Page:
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Douglas Coupland:’ I’m actually at my happiest when I’m writing on an aircraft’

No more clock-based passivity from the novelist, who interrupted a 20 -year routine with a decision to embrace the unpredictable

I used to be a penalized morning writer, but in the spring of 2010 I was seeing a router-making facility in Shanghais Pudong district and witnessed thousands of workers in robins egg blue jumpsuits constructing the equipment necessary to pole-vault Chinas technological connectedness ahead of all other countries in our new world order. This tableau induced in me a soothing realisation that “the worlds” was changing even more quickly than Id thought it was, and that Id better shake circumstances up creatively to keep pace with it.

I questioned myself a few questions: how can I steep myth with that same fractal gumption of falling down a rabbit hole that we all experience when were online? How can writing compete with Netflix? How could I compress ardour into as few messages as is practicable not just on a page but something people can speak from a auto at 50 km / hour?

To this end I purposely upended what had been a 20 -year-old writing routine. No more AM clock-based passivity, quietly awaiting words that may or may not called depending on the fussiness of my muse. No more predictability; instead of sitting there feeling wistful for my pre-internet brain, I tried to figure out what my brand-new mentality was becoming and how that affected my compose. So if you ask me what is my typical copy period, I have no specific reaction, just a series of tendencies which together define my brand-new writing normal.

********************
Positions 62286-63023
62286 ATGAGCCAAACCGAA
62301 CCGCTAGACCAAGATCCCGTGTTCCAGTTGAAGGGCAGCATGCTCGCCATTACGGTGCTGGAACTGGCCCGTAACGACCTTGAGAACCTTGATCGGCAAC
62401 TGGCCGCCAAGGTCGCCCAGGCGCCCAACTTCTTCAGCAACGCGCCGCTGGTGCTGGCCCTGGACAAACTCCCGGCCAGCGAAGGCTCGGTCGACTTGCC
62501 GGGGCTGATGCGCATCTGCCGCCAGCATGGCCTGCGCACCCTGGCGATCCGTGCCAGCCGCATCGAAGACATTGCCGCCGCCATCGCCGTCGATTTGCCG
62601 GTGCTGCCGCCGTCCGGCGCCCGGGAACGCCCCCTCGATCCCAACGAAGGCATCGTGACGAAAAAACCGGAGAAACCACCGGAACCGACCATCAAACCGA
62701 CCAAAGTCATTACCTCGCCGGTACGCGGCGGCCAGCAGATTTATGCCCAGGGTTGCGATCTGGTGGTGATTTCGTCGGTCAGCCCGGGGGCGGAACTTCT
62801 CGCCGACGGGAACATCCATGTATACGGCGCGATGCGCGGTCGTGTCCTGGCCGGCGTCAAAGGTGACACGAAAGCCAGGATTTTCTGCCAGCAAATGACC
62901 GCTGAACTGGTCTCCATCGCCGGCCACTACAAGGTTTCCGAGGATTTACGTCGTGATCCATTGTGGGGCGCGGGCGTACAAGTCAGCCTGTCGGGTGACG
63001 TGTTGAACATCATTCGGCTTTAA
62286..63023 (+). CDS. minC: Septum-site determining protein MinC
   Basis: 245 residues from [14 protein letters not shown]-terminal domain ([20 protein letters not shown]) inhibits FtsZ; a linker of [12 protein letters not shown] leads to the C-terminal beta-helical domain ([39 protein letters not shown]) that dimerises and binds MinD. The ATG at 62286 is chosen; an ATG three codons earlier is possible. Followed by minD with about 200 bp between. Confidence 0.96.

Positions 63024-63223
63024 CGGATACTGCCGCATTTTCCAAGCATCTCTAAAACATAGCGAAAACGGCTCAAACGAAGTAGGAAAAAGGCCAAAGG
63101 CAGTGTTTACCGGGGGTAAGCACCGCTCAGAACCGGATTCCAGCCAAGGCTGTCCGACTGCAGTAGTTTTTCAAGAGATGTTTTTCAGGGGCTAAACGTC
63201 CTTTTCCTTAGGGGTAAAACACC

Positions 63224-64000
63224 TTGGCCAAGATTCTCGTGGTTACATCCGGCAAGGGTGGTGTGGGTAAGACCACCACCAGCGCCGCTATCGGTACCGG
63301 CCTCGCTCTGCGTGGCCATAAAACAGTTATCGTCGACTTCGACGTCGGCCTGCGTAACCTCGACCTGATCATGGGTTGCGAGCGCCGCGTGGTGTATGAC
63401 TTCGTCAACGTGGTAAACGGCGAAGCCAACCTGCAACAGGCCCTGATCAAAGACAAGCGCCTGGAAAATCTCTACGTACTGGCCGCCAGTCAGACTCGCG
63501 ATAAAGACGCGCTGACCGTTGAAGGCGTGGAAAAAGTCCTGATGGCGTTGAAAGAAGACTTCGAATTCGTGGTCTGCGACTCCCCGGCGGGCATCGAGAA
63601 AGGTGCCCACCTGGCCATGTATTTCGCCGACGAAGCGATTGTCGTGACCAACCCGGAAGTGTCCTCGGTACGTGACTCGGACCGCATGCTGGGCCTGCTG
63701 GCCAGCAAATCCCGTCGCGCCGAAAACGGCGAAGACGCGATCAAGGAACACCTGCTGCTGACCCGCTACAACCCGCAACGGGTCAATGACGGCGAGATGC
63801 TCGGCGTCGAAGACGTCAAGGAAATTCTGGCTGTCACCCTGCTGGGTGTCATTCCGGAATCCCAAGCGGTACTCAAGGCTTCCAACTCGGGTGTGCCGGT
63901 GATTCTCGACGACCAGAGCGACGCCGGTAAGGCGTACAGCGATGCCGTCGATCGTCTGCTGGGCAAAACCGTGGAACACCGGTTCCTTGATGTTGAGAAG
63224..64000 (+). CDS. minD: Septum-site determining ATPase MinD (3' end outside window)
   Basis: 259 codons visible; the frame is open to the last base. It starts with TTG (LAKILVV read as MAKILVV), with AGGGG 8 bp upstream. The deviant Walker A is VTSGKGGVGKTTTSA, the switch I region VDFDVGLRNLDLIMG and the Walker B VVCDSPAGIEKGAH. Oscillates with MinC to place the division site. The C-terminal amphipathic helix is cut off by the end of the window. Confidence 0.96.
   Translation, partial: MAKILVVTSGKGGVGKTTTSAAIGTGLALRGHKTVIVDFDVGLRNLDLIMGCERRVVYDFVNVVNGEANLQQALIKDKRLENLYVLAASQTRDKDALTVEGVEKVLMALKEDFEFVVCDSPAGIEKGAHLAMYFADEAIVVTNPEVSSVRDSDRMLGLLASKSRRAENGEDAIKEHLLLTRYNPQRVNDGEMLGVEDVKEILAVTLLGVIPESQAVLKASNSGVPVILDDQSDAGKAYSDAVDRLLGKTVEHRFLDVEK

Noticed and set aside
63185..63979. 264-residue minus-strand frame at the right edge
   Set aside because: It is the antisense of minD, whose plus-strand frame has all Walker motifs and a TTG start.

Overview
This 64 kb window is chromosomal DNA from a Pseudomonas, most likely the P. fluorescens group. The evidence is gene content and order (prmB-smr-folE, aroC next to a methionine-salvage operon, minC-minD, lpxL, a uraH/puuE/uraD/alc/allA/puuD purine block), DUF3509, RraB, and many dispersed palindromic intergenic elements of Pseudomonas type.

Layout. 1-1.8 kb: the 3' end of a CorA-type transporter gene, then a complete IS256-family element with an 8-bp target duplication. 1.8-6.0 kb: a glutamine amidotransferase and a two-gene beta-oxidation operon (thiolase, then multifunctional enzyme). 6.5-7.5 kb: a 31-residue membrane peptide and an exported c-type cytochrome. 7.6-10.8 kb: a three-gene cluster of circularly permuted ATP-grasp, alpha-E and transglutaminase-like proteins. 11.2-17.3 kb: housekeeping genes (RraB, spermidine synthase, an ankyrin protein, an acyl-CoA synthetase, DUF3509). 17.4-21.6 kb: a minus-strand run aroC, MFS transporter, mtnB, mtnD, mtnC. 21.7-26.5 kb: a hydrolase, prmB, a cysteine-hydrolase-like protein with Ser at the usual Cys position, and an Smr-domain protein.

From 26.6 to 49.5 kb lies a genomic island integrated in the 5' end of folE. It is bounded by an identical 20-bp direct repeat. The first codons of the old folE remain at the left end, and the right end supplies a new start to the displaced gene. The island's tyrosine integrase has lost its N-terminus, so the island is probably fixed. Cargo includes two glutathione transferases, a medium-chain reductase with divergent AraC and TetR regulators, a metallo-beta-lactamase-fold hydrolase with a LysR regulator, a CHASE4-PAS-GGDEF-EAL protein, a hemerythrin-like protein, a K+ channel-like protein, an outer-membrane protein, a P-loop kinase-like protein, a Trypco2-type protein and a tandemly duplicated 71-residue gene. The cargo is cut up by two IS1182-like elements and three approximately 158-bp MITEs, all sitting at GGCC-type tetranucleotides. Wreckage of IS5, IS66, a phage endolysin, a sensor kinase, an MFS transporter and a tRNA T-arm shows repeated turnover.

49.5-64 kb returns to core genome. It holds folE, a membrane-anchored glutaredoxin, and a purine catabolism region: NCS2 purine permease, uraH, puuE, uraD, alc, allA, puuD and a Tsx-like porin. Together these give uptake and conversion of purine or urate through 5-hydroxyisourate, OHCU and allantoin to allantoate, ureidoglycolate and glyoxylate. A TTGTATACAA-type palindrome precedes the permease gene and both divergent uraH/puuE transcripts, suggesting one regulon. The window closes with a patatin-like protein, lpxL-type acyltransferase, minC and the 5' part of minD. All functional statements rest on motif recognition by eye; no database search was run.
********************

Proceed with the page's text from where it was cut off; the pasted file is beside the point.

One: I do much of my writing on airplanes. Im actually at my happiest when Im writing on an aircraft, and Im writing these terms on an aircraft right now, Lufthansa flight 1436 from Frankfurt to Saint petersburg. Theres no Wi-Fi( sanctuary !) and Im having that not distressing perception of soon-to-end Schengen-era statelessness the kind of transnational fluidity so accurately touted by Monocle magazine a headspace where all the men wear slim-fit garment and all the women in little pitch-black dresses go back to the part from the Embassy function to do some late darknes C ++ coding.

Q: Would you like a glass of ocean with your vodka tonic ?
A: No. Thats why God developed ice cubes .

Two: I do much of my writing in hotel rooms, especially if theres a deadline. Actually, since I wrote the above paragraph Ive landed and am now in the Saint petersburg W inn which has killer Wi-Fi and interior design options possibly obliged( in the highest possible feel) by an oligarchs mistress. Theres something about is available on a inn area most columnists know this implicitly that frees up ones considering. First you target a scorched dirt do-not-disturb on your email account( autoreply: Im dead and hence unable to reply to your email) and second, hide the mobile phone in the desk drawer and its almost as good as being on a plane. None can reach you. Youre safe.

Three: I write in places connected in definable ways to the forces of both globalisation and deglobalisation: Shanghai router-making facilities; Chilean classrooms taken over by demonstrating students, the rooms now converted into masters studios; the International House of Pancakes on the north area of Interstate 15 in Las Vegas. The more random and sudden the better.

Read more: www.theguardian.com

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